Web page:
OK, the way that you tune might be contributing to your problem. If you tune the strings exactly to what the tuner says, then you will get 12TET (Twelve-tone Equal Temperament). Fini! However, you ALSO wrote that you tend to adjust your tuning further, so that the note on the 5th fret of the higher string is exactly one octave above the note on the open, lower string. However, that 5th fret (on an accurately made fretboard, with the bridge in the exact right place) is designed to give a frequency that is 1.49831 times the root, which is not exactly 3/2 of it (= 1.5 times)! The fretted string will therefore tend to sound just a trifle flat (~2 cents' worth), if your ear is good enough to hear that. If you consistently raise the note on the higher string to compensate for this apparent flatness, across the board, then you will have achieved Just Intonation tuning, and not Equal Temperament tuning. You can also get Just Intonation by comparing the harmonic produced at the 7th fret of a lower, open string with the octave below sounded by the open string found just above it -- or, with the exact match to the octave harmonic of that string found at the 12th fret. This procedure does not rely on using any frets at all, and is therefore "perfect" in getting you the Pythagorean frequency of a "just" fifth interval (3/2 = 1.5 times the root) as the tuning reference. Violinists sometimes use this harmonic for Just tuning, but they're also trained from the very start to hear a perfect fifth, and especially to listen for the sympathetic resonance (i.e., the reinforcement of higher harmonics) that occurs when two adjacent strings are sounded together that happen to be exactly a fifth apart. This process produces Just Tuning for the open strings, not 12TET. On a violin, the player can adjust the fingered notes to the right 12TET tones by ear, but the open violin strings will always produce a 'wide octave' due to their non-12TET tuning. You should not tune a mandolin like a violin.

    My advice would be to rely on your tuner, and not tweak it further, especially if you intend to play in a key with many sharps or flats, i.e., well "away" from the open-string notes of G,D,A,E.

    Bon courage, mon vieux!
    Last edited by sblock; May-24-2018 at 7:20pm.

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  16. #35
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    Default Re: keys that don't sound good


  17. #36
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    Default Re: keys that don't sound good

    Yeaaaah!!

    Thanks a lot for this explanation sblock!!

    You found the problem I was not aware of.
    You made me discover I don't tune my instruments in 12TET but in Just Intonation tuning.
    It's true that when I tune I look for perfect resonance between strings and octaves.
    I used to tune my electric bass this way too when I played bass.
    (Perfect octaves are easy to hear when you play both notes.
    If they are not in perfect octaves you hear a sort of modulation that is clearly audible.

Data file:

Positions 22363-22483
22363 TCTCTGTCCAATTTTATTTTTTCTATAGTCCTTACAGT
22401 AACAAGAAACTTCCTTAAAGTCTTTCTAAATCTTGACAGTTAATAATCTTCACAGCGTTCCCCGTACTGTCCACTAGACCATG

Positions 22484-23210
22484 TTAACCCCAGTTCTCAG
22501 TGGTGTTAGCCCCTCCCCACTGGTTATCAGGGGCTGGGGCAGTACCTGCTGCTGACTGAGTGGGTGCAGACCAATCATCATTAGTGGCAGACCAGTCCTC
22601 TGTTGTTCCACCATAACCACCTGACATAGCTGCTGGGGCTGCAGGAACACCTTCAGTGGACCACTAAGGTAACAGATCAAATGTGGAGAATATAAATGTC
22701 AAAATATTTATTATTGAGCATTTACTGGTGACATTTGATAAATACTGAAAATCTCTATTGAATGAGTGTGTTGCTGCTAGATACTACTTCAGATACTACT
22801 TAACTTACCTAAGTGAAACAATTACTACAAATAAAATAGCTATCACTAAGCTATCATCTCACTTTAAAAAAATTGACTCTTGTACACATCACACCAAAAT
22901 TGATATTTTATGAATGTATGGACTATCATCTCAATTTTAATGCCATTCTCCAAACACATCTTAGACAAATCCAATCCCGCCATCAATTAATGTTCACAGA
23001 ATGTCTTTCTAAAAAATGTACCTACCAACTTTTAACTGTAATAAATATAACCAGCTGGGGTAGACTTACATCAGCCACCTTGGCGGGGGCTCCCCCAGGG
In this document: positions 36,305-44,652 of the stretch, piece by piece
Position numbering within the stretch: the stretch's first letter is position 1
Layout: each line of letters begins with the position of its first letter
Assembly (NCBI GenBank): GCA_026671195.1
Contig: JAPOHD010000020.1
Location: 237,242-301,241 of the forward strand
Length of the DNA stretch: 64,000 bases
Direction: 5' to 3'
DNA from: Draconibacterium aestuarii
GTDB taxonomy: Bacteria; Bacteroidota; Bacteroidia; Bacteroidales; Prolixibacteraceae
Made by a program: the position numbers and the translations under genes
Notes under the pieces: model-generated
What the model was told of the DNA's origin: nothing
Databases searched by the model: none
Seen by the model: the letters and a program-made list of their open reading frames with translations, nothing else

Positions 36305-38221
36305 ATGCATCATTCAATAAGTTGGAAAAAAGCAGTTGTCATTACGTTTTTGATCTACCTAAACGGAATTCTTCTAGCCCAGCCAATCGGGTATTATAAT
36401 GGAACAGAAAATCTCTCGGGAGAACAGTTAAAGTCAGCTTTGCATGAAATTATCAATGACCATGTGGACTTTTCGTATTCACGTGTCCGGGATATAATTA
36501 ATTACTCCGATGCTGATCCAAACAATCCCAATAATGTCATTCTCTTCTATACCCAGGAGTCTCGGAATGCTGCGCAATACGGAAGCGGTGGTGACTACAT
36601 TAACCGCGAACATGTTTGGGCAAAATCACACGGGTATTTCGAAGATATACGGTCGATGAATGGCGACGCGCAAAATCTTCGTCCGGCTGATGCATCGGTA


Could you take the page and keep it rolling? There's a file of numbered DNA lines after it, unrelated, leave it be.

When the signal is "straight" then you have perfect octaves.)

    So indeed it's logical some keys don't sound well tuned if I don't have 12TET.
    Now I understand this thanks to you.
    It's better to be aware of the difference between 12TET and Just Intonation tuning.

    But...
    I just CAN'T STAND untuned octaves as I use them a lot with open strings.
    I tried perfect 12TET tuning and it really sounds odd to me.
    if I hear lighty untuned octaves it drives me mad.
    So I think I will make my choice to Just intonation tuning.
    The instrument seems to resonate better this way, with lot of harmonics as I like.
    This is just a matter of taste.
    I understand someone who is not especially looking for this resonance will prefer 12TET.
    Anyway It doesn't bother me to use a capo for odd keys full of sharps I don't often play.


    This forum is incredible!
    After 30 years of music it makes me learn I didn't tune my strings "correctly".
    Today I'm glad to know this because knowledge can't hurt.

    And at least if someone tells me I don't tune it correctly I will be able to answer proudly:
    "Non Monsieur!*
    This is called "Just Intonation Tuning"

    Have a good day!

    *="No sir!" plus a little bit of french irony
    My english is not perfect.
    Nor my french anyway...

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    Default Re: keys that don't sound good

    After a day of being around noise, like lawn mower, busy restaurant kitchen, screaming babies etc....I pick up the mandolin and well no key sounds good! I usually have to give up for that day till my ears get right so to speak. But in generality all keys are sweet on the mandolin, I love playing in them all.

  19. #38
    Registered User DavidKOS's Avatar
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    Default Re: keys that don't sound good

    Quote Originally Posted by sblock View Post
    OK, the way that you tune might be contributing to your problem. If you tune the strings exactly to what the tuner says, then you will get 12TET (Twelve-tone Equal Temperament).
    ...... then you will have achieved Just Intonation tuning, and not Equal Temperament tuning.
    .........
    My advice would be to rely on your tuner, and not tweak it further, especially if you intend to play in a key with many sharps or flats, i.e., well "away" from the open-string notes of G,D,A,E.
    Thank you.

    It is also gratifying to read a post by somebody that actually understands tuning systems.

  20. #39
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    Default Re: keys that don't sound good

    Some folks with "great ears" can easily hear a tuned note that differs from a reference note -- or one that is simply off in frequency, in the case of perfect pitch! -- by just a cent or two. [N.B: A 'cent' is one part in 1200 of an octave, which is a factor of 2.] I am not talking about listening for beats as both notes are sounded; I am talking about playing the two notes in succession.